Seeing Double: Figures
High concept two-pronged show is the perfect slice of Fringe fun
This article is from 2012.
Seeing Double: Figures and Vision are a pair of thoroughly modern farces playing out different sides of the same story. While the Pleasance Hut and Baby Grand are rather small venues for the large audiences the shows have been drawing, their proximity means they're the only ones that would work for their slightly barmy set-up.
The two shows depict different aspects of a ramshackle staging of Macbeth – or ‘Macsex’ as the desperate PR girl re-names it when it all goes cockeyed. Vision is the rehearsal side of proceedings while Figures shows the increasingly hysterical production side and the backstage team who are banned by eccentric director-genius Julio Buenaventura from seeing anything of the rehearsals except brief glimpses through a two-way video between the rooms. The cast run from one stage to the other as they’re needed, their departures and arrivals worked seamlessly into the plot.
If the writing, by Alex Woolf and Sadie Spencer, is fresh and kaleidoscopically witty, the prospect of getting the two shows to integrate smoothly must have been intimidating to say the least. There are set points throughout where timings must match, and if one side is too quick the actors have to improvise until the other room is ready. That it works so well is particularly impressive given the actors had just five days to rehearse. Acting from the young cast is uniformly excellent, with a cryingly funny performance from the almost-mumsy-but-slightly-perverted wardrobe mistress Trudy, played by Lettie Thomas.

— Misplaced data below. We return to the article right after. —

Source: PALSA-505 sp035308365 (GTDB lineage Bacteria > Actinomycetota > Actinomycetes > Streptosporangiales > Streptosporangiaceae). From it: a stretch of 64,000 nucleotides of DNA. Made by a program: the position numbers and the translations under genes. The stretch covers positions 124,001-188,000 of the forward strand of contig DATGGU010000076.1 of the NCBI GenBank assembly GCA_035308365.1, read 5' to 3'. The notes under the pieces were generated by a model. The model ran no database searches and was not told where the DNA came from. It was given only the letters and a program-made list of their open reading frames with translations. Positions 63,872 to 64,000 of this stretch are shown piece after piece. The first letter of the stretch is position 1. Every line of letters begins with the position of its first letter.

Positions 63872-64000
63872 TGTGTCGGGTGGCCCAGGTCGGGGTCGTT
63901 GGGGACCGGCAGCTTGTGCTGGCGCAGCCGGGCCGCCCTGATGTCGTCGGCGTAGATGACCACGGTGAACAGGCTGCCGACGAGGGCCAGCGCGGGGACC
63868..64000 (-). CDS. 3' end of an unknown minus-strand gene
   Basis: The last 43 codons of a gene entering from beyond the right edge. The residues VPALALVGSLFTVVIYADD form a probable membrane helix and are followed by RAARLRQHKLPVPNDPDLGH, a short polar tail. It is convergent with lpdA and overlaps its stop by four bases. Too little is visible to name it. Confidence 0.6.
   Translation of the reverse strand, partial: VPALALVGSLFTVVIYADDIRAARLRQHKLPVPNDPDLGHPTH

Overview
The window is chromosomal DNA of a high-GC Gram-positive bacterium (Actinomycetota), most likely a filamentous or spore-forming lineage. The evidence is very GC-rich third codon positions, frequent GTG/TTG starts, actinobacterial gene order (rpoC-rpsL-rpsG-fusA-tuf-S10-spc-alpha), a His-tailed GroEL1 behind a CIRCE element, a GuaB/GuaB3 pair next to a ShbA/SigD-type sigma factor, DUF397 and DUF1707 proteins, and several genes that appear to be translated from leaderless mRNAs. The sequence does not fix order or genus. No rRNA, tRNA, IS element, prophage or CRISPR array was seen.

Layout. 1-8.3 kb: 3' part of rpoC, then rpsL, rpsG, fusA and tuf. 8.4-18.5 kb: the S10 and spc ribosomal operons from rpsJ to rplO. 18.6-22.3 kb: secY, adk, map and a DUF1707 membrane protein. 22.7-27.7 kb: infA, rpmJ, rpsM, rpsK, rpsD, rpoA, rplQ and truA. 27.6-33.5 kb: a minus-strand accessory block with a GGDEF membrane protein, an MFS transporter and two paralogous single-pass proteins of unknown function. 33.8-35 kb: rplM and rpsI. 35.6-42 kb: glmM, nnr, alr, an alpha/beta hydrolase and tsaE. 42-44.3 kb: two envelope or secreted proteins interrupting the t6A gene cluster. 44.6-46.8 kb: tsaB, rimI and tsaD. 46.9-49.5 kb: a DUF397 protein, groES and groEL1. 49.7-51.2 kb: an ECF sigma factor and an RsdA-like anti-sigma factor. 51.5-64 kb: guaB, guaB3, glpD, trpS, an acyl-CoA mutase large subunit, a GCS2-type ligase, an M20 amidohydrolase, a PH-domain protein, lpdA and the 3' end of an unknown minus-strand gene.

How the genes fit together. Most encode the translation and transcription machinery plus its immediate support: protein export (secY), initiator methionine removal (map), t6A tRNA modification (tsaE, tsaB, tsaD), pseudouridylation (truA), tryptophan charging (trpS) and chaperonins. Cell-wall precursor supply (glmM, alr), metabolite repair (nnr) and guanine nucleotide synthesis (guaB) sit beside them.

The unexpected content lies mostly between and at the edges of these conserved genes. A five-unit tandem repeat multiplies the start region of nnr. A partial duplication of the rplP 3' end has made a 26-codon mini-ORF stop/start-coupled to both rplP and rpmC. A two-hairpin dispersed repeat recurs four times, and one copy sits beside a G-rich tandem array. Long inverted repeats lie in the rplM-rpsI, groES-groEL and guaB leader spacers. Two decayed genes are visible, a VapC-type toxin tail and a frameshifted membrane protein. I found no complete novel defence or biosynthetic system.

Interestingly, those who see either of the shows first claim it could stand alone, but express doubts about the other one, which indicates that either can do so – Figures certainly makes sense without seeing Vision.
As you'd expect from most farces, neither say anything hugely profound. Vision is a parody of the prima donna, stage-voiced pretensions of many amateur (and professional) theatre darlings, but Figures is funnier for having a wider target for its jokes. Yes, dildos, a swastika-covered doll and latex appear, but not in a mocking take on modernist theatre, and, somehow, in a completely inoffensive, sweetly exuberant way. ‘It’s avant garde,’ the PR girl whimpers finally, but only as a last ditch attempt to cover up all the disasters. The show is, in effect, a crescendo of chaos in which the cast look like they're having as much fun as the audience. The only problem will be finding a suitable two-roomed venue in which to stage it when the Fringe is over.
Pleasance Courtyard, 556 6550, until 27 Aug, 11.30am, £7--£8 (£6--£7).